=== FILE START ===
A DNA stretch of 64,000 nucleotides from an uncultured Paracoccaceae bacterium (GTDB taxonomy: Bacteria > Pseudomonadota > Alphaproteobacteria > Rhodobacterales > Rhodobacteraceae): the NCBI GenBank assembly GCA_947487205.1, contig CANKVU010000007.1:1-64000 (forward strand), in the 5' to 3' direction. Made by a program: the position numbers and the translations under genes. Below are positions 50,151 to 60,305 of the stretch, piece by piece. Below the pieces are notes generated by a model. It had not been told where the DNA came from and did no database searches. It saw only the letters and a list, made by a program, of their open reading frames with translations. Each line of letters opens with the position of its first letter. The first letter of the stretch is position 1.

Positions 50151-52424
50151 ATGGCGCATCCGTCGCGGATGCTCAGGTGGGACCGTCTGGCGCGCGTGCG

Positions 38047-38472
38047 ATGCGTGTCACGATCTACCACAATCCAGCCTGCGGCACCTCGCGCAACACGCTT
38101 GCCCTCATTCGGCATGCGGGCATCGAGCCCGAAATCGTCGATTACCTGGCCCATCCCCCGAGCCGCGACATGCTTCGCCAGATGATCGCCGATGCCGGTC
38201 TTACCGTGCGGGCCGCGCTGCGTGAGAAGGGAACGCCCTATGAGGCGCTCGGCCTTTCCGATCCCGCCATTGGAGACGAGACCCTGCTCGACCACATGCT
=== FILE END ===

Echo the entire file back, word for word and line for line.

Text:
A DNA stretch of 64,000 nucleotides from an uncultured Paracoccaceae bacterium (GTDB taxonomy: Bacteria > Pseudomonadota > Alphaproteobacteria > Rhodobacterales > Rhodobacteraceae): the NCBI GenBank assembly GCA_947487205.1, contig CANKVU010000007.1:1-64000 (forward strand), in the 5' to 3' direction. Made by a program: the position numbers and the translations under genes. Below are positions 50,151 to 60,305 of the stretch, piece by piece. Below the pieces are notes generated by a model. It had not been told where the DNA came from and did no database searches. It saw only the letters and a list, made by a program, of their open reading frames with translations. Each line of letters opens with the position of its first letter. The first letter of the stretch is position 1.

Positions 50151-52424
50151 ATGGCGCATCCGTCGCGGATGCTCAGGTGGGACCGTCTGGCGCGCGTGCG

Positions 38047-38472
38047 ATGCGTGTCACGATCTACCACAATCCAGCCTGCGGCACCTCGCGCAACACGCTT
38101 GCCCTCATTCGGCATGCGGGCATCGAGCCCGAAATCGTCGATTACCTGGCCCATCCCCCGAGCCGCGACATGCTTCGCCAGATGATCGCCGATGCCGGTC
38201 TTACCGTGCGGGCCGCGCTGCGTGAGAAGGGAACGCCCTATGAGGCGCTCGGCCTTTCCGATCCCGCCATTGGAGACGAGACCCTGCTCGACCACATGCT